It is a thick paint made with ground pigment and a drying oil such as linseed oil, used chiefly by artists.
The surface which a painter will mix his colours. Also the range of colours used by an artist.
A coloured crayon that consists of pigment mixed with just enough of a aqueous binder to hold it together; a work of art produced by pastel crayons; the technique itself. Pastels vary according to the volume of chalk contained...the deepest in tone are pure pigment. Pastel is the simplest and purest method of painting, since pure colour is used without a fluid medium and the crayons are applied directly to the pastel paper. Pastels are called paintings rather than drawings, for although no paint is used, the colours are applied in masses rather than in lines.
A film or an incrustation, usually green, that forms on copper and bronze after a certain amount of weathering and as a result of the oxidation of the copper. Special chemical treatments will also induce different coloured patinas on new bronzes. Bronzes may be painted with acrylic and lacquer.
A condition of old paintings where lead-containing pigments have become more transparent over time, revealing earlier layers.
It is a solid transparent plastic made of polymethyl methacrylate (the same material as Plexiglas or Lucite).
Particles with inherent colour that can be mixed with adhesive binders to form paint.
Ingredients added to paint to either make it flow or be easily redissolved.
French for "open air". Term describing paintings done outside directly from the subject.
A stencil and stencil-brush process for making multicoloured prints, and for tinting black-and-white prints, and for colouring reproductions and book illustrations, especially fine and limited editions. Pochoir, which is the French word for stencil, is sometimes called hand-colouring or hand-illustration. Pochoir, as distinguished from ordinary stencil work, is a highly refined technique, skillfully executed in a specialized workshop.
A branch of French Impressionism in which the principle of optical mixture or broken colour was carried to the extreme of applying colour in tiny dots or small, isolated strokes. Forms are visible in a pointillist painting only from a distance, when the viewer's eye blends the colours to create visual masses and outlines.
A series of monomers strung together in a repeating chain like form. That really makes it clear.
Art of early 1960s that spotlights subject matter from popular culture such as commercial art, comic strips, advertising etc.
Uses basic structures of art to express feelings and ideas. It mainly consists of still life and landscapes.Post impressionists like to use lots of colors and shadows.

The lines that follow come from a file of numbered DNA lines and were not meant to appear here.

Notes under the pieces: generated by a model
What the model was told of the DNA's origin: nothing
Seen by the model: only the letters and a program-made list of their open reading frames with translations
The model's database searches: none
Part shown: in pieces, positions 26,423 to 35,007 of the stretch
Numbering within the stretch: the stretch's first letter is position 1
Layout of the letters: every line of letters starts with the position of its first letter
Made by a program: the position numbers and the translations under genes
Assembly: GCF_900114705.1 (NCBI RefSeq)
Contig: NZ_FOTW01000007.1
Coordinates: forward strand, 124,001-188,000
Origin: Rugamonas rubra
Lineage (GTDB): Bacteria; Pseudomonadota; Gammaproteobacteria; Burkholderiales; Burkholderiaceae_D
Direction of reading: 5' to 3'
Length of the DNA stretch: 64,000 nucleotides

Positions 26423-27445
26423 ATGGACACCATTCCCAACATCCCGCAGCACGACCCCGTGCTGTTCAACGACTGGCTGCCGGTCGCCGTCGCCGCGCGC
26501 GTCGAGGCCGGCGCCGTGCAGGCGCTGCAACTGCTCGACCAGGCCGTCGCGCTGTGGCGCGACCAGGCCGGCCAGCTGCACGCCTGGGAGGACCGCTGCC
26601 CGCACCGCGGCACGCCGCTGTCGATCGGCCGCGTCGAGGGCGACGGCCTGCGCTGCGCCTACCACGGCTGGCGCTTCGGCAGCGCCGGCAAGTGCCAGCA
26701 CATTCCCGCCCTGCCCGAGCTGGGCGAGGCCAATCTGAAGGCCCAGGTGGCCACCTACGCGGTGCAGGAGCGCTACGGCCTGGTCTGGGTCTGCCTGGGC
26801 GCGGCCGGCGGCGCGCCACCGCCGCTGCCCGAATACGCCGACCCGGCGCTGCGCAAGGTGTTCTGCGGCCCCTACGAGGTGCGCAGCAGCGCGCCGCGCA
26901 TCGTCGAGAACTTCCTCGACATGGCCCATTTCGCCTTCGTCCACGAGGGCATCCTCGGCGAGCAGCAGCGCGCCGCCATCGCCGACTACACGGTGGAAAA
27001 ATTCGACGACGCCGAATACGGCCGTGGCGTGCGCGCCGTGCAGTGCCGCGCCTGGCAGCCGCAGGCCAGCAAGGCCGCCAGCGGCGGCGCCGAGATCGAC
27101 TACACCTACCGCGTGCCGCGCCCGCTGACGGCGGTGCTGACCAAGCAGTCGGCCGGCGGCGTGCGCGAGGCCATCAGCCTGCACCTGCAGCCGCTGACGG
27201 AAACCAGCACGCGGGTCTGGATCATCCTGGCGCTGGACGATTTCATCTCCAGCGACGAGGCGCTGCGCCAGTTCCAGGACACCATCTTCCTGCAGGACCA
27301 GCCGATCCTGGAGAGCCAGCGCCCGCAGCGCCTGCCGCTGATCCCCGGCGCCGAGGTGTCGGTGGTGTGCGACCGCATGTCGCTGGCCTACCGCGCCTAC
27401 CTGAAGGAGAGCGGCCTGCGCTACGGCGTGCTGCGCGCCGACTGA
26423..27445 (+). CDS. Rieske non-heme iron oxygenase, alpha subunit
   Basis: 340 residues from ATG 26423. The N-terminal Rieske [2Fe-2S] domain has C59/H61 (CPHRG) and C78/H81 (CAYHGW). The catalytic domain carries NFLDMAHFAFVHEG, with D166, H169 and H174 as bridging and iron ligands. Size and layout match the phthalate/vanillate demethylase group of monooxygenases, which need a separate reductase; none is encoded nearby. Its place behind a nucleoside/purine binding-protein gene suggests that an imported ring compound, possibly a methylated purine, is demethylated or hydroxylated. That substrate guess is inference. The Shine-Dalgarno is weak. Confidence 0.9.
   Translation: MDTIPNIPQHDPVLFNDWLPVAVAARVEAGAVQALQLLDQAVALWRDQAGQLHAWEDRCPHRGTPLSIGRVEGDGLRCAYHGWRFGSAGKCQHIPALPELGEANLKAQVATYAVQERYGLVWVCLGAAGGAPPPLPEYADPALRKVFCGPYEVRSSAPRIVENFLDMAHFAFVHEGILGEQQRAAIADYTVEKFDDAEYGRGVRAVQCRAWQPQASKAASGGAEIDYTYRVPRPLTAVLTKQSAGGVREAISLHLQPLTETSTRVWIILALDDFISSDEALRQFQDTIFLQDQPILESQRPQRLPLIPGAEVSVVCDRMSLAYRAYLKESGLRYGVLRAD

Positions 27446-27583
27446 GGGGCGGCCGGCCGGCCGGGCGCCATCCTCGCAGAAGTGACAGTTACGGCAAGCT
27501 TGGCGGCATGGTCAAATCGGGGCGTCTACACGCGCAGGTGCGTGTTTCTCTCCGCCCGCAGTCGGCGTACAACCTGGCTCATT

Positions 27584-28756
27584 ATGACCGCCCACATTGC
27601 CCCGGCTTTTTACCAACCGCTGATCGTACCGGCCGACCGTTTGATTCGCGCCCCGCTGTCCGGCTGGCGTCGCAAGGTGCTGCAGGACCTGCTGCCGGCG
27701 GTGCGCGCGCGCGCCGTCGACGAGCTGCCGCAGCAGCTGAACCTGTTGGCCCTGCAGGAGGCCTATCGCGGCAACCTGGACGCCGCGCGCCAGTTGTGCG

A body of art movements that sought to contradict some aspects of modernism or some aspects that emerged or developed in its aftermath. In general, movements such as Intermedia, Installation art, Conceptual art and Multimedia, particularly involving video are described as postmodern.
An inert particle to which dyes can be laked.
A material that prevents or inhibits the growth of microorganisms in organic mixtures.
Coating material, usually white, applied to a support to prepare it for painting.
Primitive Art looks like art that is done by a child. Usually the picture is painted very simply, and the subjects are 'flat', or two-dimensional.
Produce (books, newspapers, etc.), especially in large quantities, by a mechanical process involving the transfer of text or designs to paper.
The process of making artworks by printing, normally on paper. Printmaking normally covers only the process of creating prints that have an element of originality, rather than just being a photographic reproduction of a painting.
The source or origin of a particular artwork, and the history of its various owners tracing back to the artist.
PVA (Polyvinyl Acetate)
A manmade resin used as a paint medium and in varnish.
In arts, it is the attempt to represent subject matter truthfully, without artificiality and avoiding artistic conventions, implausible, exotic and supernatural elements.
The bending of light from one course in one medium to a different course through another medium of different refractive index.
The numerical ratio of the speed of light in a vacuum to its speed in a substance.
It is a sculpture technique. The term relief is from the Latin verb relevo, to raise. To create a sculpture in relief is to give the impression that the sculptured material has been raised above the background plane.
Derived from the French word, renaissance, and the Italian word rinascita, both meaning ‘rebirth’, the Renaissance was a period when scholars and artists began to investigate what they believed to be a revival of classical learning, literature and art.
A current practice of some artists is the addition of a small personalized drawing or symbol near his pencil signature in the lower margin. The practice is borrowed from Whister's famous "butterfly" which was added to personalize many of his graphics.
From the French verb meaning to push back. A means of achieving perspective or special contrasts by the use of illusionistic devices such as the placement of a large figure or object the immediate foreground of a painting to increase the illusion of depth in the rest of the picture.
A general term for a wide variety of more or less transparent, fusible materials. The term is used to designate any polymer that is a basic material for paints and plastics.
It means looking back. An art exhibit that cover an artist’s entire career is called a retrospective because it looks back at the work the artist has produced over many years.
A red-brown chalk.
The process in which a paint binder, under moist and alkaline conditions, becomes transparent or discoloured.
The technique of applying a thin, semi-opaque or translucent coating of paint over a previously painted surface to alter the colour or appearance of the surface without totally obscuring it.
Italian for "dry". A technique of wall-painting onto dry plaster, or lime plaster that is dampened shortly before paint is applied.